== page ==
Before surgery, Drewman could barely sit up and was only rolling over.
I would say, "Surgery was a success!"
Life went on.
Drewman played sports.
He showed animals.
He grew at normal rates.
He ate like normal.
Drewman was a normal little boy.
He can, at times, feel his heart flutter.
He did have several lung issues after surgery.
The doctors called it lung induced asthma.
But for the most part, Drewman is a very healthy child.
Drewman will always have Pulmonary Stenosis.
Drewman is not the type of kid to be front and center.
The question was asked, not long ago, by a man we hold dear to our hearts,
"What is a blog?"
Drewman's response was, "It's a place where your entire life is written for everyone to read."
This is the reason Drewman is not exploited on A Building We Shall Go.
I took the hint and respect it.
Only to highlight him on a few posts:
I will fast forward, to a section of Drewman's life...
Boots and Spurs
Being raised in a ranch family, all kids have boots and spurs.
Boots and Spurs took on a whole new meaning, for our family, when My Daddy died.
I will blog that story another time...
Drewman, as well as others in our family, was given a set of spurs at My Daddy's memorial.
The spurs allow us to dig in, hold on and ride the ride, all the while knowing My Daddy is present with us.
Drewman's boots came a few months later.
Although Drewman has had several pairs of boots in his lifetime, these boots were special boots.
They were the boots that signified the coming of manhood.
Fast forward a few more years to the HOUSE FIRE!
The Daze After The Fire were spent sifting through and salvaging what we could.
It had become very important to find Drewman's boots and spurs.
Remember, the fire started right outside Drewman's bedroom.
There wasn't much of Drewman's things that could be sifted through or salvaged.
The boots and spurs were found!
Uncle Jim took Drewman's boots home.
He cleaned and polished them up.
I am sure this took several hours!
Uncle Jim knows what those boots mean to Drewman.
The spurs were put away until recently.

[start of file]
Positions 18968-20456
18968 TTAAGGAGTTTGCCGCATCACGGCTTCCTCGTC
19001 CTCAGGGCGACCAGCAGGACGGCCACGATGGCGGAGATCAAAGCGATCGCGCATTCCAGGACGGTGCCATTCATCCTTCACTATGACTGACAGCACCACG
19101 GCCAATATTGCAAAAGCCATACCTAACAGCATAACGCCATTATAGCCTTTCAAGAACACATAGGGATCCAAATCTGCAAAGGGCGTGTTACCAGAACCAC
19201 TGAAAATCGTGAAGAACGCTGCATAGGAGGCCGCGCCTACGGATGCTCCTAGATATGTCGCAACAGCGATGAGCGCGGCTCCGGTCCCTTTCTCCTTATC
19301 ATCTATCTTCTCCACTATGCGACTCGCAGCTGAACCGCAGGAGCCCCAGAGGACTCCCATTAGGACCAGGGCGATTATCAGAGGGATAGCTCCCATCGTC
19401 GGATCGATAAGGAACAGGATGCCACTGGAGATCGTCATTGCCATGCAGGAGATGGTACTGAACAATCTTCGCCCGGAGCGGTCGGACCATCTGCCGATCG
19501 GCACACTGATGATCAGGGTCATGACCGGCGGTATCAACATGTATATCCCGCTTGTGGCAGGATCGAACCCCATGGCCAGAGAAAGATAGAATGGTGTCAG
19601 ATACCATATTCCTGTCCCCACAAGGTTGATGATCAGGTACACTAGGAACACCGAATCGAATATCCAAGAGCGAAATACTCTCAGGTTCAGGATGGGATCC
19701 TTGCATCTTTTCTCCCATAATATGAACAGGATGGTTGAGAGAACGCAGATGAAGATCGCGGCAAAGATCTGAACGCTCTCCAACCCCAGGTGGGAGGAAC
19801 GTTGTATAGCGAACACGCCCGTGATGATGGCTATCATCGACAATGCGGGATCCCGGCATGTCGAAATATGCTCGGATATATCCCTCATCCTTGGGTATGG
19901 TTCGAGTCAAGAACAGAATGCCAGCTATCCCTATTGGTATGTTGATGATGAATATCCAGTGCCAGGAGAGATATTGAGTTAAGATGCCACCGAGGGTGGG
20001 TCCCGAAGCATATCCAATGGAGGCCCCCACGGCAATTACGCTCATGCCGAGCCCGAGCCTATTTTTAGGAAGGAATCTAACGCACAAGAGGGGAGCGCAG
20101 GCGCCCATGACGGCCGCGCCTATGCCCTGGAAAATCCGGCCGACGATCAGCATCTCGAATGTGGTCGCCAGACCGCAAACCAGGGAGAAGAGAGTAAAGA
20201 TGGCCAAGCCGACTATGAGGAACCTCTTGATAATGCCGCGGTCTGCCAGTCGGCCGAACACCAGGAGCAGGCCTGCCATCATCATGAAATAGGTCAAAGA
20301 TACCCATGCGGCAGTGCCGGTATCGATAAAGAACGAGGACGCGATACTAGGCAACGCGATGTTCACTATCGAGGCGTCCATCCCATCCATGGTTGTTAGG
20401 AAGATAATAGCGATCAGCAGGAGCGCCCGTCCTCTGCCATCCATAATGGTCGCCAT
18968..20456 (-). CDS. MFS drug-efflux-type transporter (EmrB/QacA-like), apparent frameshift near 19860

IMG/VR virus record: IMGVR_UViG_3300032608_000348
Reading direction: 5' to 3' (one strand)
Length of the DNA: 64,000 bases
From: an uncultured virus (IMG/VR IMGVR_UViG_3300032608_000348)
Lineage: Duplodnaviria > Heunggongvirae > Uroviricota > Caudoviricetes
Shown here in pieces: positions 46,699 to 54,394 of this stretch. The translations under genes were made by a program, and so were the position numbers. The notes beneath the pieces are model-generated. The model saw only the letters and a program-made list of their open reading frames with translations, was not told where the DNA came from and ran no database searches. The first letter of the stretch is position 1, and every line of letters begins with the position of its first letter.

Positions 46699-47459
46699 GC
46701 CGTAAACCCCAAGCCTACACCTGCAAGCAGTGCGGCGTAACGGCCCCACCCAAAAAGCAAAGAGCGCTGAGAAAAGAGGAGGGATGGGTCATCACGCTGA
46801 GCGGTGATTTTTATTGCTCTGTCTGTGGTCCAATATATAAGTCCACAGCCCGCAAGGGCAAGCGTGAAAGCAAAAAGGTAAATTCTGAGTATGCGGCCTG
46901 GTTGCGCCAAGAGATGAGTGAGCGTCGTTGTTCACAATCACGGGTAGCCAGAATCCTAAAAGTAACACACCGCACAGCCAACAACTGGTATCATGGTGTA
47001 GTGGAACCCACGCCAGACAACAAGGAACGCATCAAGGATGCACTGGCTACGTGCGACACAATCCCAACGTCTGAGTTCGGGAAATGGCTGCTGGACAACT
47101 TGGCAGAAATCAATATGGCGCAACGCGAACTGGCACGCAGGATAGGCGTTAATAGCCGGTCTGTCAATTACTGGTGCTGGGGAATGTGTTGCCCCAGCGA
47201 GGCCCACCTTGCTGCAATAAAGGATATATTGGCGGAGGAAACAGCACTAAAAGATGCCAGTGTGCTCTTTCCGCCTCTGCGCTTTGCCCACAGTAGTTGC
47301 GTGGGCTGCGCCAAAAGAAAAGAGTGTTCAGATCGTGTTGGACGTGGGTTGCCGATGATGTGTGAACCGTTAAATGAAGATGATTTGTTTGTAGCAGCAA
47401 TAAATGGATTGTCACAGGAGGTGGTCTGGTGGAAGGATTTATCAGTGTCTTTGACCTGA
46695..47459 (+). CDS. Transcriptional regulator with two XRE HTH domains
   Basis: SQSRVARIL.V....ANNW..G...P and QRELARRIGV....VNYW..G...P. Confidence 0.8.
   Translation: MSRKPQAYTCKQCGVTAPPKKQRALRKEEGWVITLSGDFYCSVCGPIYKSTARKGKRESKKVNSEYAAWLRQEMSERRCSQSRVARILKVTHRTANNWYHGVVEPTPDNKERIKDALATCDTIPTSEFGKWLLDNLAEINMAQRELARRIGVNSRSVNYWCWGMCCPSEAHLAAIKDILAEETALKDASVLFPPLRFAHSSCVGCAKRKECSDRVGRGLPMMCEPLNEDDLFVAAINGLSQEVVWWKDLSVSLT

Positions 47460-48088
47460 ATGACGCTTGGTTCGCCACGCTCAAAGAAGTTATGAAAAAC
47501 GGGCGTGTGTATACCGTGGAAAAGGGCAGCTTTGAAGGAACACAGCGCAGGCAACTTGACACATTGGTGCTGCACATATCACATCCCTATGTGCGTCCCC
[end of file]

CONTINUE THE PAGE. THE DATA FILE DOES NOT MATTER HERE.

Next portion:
They are charred and burnt.
With lots of scrubbing and buffing, they are coming back to life.
New straps have been purchased, as the old ones were burnt off.
Although the boots are now too small and will never be worn again,
Drewman will place those boots and spurs back in his room.
This, my friends, is a very personal thing for our family.
Therefore, we fast forward again.
These past few weeks, Drewman has been preparing college applications.
With each application, he must submit an essay of an event, time or person in his life that has changed or molded him.
This morning as I set at Drewman's computer, typing this blog, I read his essay.
You guessed it!
The life changing event, Drewman chose to write about, was the house fire.
He writes about being home alone the day of the house fire.
He writes about what he did during the first moments after he realized there was a fire.
He writes about the call he made to 911 and to Flower Boy.
He writes within 20 minutes he watched our house go up in flames.
He writes about the fire trucks and responders pulling into our drive.
He writes about friends and family standing there to support him.
He writes about me running towards him, when Flower Boy and I got home.
He writes about our reactions and the year to follow.
Drewman's essay brings new light on what that day was for him, how it has changed him and how he looks differently at things.
"Our last house wasn’t very much of a home with all the past memories, this new home is a fresh start in a “pasture never plowed”. Our home describes us. Through the last year our family has grown in our faith in god, and faith in each other. Through all of the events of the house fire, we really learned the meaning of family and true friends. Looking back through the year, I learned that stuff is just that, stuff."
As I type today's blog post, I realize my 7lb 11oz, 22 inch long baby boy has grown into a 6ft 5in, 240 pound man!
He still has a lot to learn and a long ways to go, but he is on the right track.
Drewman has much more in his saddle bags than most young men his age.
He is smart and driven towards success.
Continue on your path, Son!
You are headed the right direction!